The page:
Harvey is the ace the Mets had in hand, the one they didn’t know they’d be able to rely on at this late date. He represented the Mets’ emergence from their decade in darkness, a rebuild around young power arms that might have to be coddled into October but would throw gas when they got there.
While Lester provided a leader for a fairly young Cubs rotation, Harvey provided the lone bit of controversy in an otherwise magical summer in Queens. As August turned to September, and the Mets moved in on the division title, Harvey and Scott Boras, his agent, said the pitcher was not going to throw more than 180 innings on his surgically repaired right elbow. Harvey, in the midst of a back-and-forth with his employer, came off looking selfish. For a Mets fan base that wanted only to embrace this team, the Dark Knight provided the only dark nights.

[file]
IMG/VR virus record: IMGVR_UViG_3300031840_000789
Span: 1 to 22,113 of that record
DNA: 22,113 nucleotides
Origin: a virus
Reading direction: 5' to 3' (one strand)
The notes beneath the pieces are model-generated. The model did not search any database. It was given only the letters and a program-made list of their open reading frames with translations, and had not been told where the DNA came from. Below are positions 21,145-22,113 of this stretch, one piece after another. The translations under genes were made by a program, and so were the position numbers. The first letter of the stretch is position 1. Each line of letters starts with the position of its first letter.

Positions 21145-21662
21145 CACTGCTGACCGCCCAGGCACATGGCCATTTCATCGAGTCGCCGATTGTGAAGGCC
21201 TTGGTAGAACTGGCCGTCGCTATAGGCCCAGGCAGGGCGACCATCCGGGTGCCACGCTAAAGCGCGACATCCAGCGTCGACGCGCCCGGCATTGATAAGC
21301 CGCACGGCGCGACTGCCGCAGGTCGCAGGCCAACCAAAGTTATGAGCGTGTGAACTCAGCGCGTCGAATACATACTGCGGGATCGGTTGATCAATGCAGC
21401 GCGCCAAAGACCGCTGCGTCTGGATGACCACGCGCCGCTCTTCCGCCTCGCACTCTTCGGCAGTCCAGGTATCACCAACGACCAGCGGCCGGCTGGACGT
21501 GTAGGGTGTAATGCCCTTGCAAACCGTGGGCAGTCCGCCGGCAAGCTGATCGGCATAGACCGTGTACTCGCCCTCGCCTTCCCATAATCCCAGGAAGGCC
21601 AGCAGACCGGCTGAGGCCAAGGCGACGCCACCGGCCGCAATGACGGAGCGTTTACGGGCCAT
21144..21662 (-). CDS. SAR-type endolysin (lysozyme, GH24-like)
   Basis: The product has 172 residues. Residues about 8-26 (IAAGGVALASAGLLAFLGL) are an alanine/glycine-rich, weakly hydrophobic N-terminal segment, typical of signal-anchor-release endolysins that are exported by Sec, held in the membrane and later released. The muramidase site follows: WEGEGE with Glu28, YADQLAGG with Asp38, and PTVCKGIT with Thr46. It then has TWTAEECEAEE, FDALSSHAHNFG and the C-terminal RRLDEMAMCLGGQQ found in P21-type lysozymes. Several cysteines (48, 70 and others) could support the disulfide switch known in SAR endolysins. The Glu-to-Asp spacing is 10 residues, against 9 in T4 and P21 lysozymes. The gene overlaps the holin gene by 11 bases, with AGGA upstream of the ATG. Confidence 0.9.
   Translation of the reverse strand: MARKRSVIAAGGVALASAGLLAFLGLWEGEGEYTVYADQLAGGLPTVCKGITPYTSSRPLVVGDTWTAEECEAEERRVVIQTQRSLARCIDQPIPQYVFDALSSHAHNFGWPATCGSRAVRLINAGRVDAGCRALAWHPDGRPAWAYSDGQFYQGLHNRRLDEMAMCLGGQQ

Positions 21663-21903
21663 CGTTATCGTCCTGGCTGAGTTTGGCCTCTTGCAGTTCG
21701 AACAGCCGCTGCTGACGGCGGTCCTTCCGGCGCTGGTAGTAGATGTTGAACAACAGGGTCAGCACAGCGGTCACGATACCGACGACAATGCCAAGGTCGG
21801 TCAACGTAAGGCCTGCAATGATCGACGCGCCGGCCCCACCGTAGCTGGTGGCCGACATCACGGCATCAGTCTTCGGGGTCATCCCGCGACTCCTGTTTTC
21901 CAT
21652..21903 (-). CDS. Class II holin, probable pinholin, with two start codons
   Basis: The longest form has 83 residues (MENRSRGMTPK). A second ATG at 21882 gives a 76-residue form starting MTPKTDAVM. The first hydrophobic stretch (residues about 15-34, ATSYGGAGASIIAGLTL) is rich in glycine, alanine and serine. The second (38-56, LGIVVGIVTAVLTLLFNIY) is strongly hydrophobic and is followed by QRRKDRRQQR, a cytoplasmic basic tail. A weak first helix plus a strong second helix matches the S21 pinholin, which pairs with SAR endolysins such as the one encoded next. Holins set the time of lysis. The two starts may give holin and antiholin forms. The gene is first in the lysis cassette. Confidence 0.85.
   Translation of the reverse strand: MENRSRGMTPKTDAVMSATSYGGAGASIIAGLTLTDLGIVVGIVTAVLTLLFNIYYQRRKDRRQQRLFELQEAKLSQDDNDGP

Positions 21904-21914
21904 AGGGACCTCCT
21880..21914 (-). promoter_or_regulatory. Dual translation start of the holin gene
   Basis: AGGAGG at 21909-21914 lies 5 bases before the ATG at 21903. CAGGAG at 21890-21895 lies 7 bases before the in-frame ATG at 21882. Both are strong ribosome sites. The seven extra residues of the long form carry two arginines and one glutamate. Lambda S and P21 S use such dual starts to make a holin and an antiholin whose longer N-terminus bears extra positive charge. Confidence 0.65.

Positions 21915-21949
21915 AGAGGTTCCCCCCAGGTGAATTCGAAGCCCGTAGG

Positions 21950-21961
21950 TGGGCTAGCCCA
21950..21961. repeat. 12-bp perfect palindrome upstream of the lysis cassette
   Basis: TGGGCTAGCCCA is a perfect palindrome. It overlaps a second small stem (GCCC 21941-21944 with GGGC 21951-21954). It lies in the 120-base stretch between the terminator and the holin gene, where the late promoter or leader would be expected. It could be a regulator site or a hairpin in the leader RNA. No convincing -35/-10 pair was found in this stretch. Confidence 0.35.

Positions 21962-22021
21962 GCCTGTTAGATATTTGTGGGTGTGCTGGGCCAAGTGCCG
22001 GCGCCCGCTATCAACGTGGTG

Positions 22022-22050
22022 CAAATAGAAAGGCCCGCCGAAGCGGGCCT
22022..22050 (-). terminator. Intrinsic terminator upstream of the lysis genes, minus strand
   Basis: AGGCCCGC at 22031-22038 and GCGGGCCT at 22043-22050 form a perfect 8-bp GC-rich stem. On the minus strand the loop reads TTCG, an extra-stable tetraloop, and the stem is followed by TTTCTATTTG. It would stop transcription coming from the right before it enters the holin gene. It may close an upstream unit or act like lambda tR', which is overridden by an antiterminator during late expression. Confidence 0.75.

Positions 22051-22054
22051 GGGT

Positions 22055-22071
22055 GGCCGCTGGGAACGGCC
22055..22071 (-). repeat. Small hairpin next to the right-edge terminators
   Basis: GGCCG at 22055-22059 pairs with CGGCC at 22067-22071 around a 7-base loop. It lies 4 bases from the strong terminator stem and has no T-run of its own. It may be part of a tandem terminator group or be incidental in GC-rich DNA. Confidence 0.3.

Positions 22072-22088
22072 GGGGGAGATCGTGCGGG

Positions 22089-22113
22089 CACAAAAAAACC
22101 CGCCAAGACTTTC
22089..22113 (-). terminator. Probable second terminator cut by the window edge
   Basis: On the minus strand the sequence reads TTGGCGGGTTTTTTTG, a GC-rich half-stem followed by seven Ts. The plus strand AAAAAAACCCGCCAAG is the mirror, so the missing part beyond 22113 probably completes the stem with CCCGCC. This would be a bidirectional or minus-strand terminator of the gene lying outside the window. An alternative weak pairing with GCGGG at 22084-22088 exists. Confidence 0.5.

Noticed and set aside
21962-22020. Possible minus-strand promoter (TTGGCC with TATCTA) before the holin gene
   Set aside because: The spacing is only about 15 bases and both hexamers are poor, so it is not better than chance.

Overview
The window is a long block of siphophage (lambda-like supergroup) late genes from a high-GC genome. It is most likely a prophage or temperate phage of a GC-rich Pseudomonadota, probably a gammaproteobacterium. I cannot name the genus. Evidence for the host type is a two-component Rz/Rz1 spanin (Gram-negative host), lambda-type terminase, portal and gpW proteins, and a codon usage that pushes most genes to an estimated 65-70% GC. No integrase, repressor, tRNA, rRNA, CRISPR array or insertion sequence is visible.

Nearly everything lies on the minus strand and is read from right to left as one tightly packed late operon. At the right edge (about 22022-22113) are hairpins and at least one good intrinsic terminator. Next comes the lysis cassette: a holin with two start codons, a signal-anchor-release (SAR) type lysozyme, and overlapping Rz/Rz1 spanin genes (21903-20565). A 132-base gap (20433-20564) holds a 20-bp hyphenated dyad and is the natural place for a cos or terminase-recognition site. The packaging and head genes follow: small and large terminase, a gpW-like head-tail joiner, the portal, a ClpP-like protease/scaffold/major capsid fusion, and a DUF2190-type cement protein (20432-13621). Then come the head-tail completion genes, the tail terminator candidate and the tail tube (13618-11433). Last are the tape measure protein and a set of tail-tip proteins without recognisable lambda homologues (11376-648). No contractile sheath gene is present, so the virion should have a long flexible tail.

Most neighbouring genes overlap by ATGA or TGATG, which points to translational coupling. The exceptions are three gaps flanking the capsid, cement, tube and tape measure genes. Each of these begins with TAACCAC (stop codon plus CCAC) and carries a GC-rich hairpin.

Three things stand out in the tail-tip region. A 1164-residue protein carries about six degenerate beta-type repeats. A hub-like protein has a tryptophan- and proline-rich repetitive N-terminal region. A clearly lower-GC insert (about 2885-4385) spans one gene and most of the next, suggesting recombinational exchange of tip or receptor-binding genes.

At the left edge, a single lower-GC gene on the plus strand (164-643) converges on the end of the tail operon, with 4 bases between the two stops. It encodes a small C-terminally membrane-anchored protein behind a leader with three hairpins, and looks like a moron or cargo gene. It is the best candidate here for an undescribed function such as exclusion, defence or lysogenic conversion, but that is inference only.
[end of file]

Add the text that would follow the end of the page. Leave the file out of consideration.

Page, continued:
But on the day the Mets clinched, Harvey met with Manager Terry Collins and told him the shackles were off. The Mets monitored his work down the stretch, and he threw just 91 pitches in six innings between Sept. 26 and his Oct. 12 start in Game 3 of the division series against the Dodgers.
Harvey’s turn Saturday night was on a regular four days’ rest, and from the first pitch, he looked the part of a rested pitcher in rhythm. He struck out the first two men he faced, Dexter Fowler and Kyle Schwarber. He needed just nine pitches to get through the opening frame. When he struck out David Ross and Lester to end the third, he had blown through the Cubs lineup in 29 pitches, 23 of which were strikes.
Lester couldn’t quite match that, but only barely. There appears to have been some sort of decree that Murphy be in the center of things for the Mets, and with two outs in the first, he crushed Lester’s 1-1 offering out to right. It’s not just that Murphy has hit home runs in three consecutive postseason games. It’s the pitchers against whom he has done it: Clayton Kershaw, Zack Greinke and now Lester, Cy Young winners and World Series heroes, the best in the game.